How do we get Enterprise IT to align with our customer? The questions we ask our customer are indicative of our assumptions. Those assumptions are correlated to our relationship with our customer, and our understanding of that customer’s pain points or frustrations with IT. But how do we get past assumptions, and how do we break out of our [current] relationship with our customer, to invent a better relationship?Continue Reading
In interacting with a software team recently, I realized that communication is often not the strongest suit that developers play. Here are some patterns that I observed that I find harmful to effective software delivery:
1) Communicate via status – When developers are using tools to manage tasks, defects, or other work packages, they often fall into the trap of simply updating the status of the work item as a means of communicating that something out of their area needs to happen. The primary problem is that while status may identify what needs to happen, it doesn’t communicate the following: Who is responsible for it, and when it needs to happen. It also does not provide that person any guidance as to what has gone before. If you need something from a team mate, (especially co-located) get up out of your chair and go talk to them. Failing that, send them an e-mail with the pertinent information, so that they can express the appropriate urgency and responsiveness.Continue Reading
Caution: Rant Ahead!
Ken sends a note to Carole, his boss: “I need to know what systems our teams use for client servicing activities, can you help”? Nothing wrong with asking for information. Unless you’re asking people who don’t have a reason to know about what you’re asking.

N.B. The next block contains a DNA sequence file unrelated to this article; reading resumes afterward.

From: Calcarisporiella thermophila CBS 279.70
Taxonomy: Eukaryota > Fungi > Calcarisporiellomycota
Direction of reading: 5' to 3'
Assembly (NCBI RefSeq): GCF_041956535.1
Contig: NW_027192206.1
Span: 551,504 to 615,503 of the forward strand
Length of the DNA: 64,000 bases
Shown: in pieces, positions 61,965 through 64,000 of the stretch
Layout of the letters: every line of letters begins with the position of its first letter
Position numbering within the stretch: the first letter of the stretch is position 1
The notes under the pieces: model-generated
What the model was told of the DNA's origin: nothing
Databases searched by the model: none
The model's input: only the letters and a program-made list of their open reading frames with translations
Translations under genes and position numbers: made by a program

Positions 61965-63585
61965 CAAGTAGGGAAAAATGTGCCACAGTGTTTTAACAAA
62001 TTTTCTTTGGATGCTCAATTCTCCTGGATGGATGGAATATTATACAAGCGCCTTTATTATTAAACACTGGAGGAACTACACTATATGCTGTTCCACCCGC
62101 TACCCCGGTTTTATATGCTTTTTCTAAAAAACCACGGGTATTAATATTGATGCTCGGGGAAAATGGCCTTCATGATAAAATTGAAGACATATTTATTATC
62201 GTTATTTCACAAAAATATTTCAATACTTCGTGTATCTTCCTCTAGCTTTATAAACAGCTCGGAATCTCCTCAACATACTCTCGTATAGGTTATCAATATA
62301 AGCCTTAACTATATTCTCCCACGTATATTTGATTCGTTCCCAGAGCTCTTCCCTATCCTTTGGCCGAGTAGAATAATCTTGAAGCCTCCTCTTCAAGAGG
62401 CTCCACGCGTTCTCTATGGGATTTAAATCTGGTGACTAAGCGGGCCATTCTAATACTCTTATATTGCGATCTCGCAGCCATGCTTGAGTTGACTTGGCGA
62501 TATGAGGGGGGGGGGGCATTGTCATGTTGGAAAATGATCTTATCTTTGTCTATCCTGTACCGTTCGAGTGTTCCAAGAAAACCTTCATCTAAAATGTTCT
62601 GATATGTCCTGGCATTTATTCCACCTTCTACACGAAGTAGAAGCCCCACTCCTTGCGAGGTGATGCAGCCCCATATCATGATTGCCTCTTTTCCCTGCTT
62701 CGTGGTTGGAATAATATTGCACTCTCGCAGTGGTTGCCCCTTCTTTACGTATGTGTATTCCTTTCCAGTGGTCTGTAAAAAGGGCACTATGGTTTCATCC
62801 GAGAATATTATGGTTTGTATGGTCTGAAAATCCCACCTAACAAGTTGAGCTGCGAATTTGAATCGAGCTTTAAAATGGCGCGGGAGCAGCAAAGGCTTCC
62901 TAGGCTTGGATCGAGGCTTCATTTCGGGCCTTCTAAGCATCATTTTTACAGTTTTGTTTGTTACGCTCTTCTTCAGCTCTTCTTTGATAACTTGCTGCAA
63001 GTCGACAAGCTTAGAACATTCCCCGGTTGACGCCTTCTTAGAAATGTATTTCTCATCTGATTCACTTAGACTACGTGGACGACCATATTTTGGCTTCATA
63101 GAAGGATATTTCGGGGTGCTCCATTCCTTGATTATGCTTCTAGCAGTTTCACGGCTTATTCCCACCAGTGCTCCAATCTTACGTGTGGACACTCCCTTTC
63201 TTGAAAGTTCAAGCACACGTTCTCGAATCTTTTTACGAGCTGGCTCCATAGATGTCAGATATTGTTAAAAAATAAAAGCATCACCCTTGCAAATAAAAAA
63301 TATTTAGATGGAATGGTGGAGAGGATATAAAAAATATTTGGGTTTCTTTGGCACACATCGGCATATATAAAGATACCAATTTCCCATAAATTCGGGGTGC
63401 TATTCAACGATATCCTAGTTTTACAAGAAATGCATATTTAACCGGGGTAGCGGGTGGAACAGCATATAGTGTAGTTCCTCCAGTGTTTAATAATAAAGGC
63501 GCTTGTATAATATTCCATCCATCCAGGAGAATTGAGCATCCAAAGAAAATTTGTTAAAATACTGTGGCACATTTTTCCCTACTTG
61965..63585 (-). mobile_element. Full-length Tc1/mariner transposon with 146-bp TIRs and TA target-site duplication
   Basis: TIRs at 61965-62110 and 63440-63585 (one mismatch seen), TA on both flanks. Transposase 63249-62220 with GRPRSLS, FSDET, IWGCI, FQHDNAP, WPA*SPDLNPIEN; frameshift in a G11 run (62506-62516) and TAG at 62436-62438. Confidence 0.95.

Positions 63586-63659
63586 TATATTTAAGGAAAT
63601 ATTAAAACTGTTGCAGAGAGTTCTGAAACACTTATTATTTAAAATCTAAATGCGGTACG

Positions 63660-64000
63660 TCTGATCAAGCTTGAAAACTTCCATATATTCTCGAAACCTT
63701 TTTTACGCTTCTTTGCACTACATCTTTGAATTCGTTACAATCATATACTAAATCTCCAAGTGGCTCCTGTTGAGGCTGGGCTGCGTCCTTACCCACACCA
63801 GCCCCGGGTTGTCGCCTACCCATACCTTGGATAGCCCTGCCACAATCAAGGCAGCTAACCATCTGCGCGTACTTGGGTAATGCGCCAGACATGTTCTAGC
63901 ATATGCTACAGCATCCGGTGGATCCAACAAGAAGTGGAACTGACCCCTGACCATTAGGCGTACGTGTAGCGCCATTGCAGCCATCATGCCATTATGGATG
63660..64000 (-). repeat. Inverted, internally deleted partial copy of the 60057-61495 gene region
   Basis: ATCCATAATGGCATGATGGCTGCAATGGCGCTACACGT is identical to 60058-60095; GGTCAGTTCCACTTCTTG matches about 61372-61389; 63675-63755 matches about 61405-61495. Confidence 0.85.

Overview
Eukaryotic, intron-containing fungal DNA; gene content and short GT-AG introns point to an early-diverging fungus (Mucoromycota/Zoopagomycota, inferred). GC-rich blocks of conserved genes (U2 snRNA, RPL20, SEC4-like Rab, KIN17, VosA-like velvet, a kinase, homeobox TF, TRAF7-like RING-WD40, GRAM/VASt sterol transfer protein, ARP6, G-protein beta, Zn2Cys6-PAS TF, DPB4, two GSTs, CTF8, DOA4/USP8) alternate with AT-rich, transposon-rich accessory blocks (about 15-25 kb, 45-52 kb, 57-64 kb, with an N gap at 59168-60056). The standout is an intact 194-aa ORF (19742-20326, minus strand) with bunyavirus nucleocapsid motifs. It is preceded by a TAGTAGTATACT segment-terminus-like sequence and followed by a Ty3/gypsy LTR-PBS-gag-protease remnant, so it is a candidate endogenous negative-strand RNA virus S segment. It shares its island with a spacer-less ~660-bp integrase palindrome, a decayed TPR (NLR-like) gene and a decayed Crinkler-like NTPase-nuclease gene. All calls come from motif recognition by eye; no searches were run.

Carole forwards the note to Joe, a project analyst: “Hey Joe, can you help Ken with this?” PUNT! Carole is newer to the group, and not as familiar with what systems are used. She thinks that Joe who has done numerous projects with systems may have some information.Continue Reading
In my prior post ( ITStrategyInternals ) I explained a little about patterns and practices. Patterns and Practices within IT go hand in hand, in that we have an established solution, and a body of knowledge and expertise around that solution.
I think that we sometimes think that by selecting a tool, we have defined a pattern. So let me say, that patterns are at a higher level of abstraction than a tool. A pattern may require some tooling, but it should not be specific to a tool. The body of expertise around implementing a pattern with/through a specific tool is a practice. So ORACLE DBMS is not a pattern, but a data warehouse may be. Likewise, MQ Series is not a pattern, but a message bus may be. We may have a practice around implementing a message bus using MQ Series, or TIBCO, or Tellurian sockets or Oracle SOA Suite.
Tools are really only valuable, in that they enable the delivery of patterns. Tools can be anything from an integrated development environment (IDE) to a component library to an operating system. Programming languages are not tools, but editors and compilers are. Programming languages are patterns. SQL is not a tool, but MySQL is. SQL is a programming language that is a common part of a relational database pattern. We have come to expect that any tool that enables a relational database pattern implements some version of the SQL programming language.
Those of us who have been in this industry for a few years, realize that the players (tools) change pretty frequently. As a new pattern emerges and is perceived as valuable, it disrupts the market for a while, then the tools supporting the new pattern prosper, and the others diminish and sputter towards irrelevancy.Continue Reading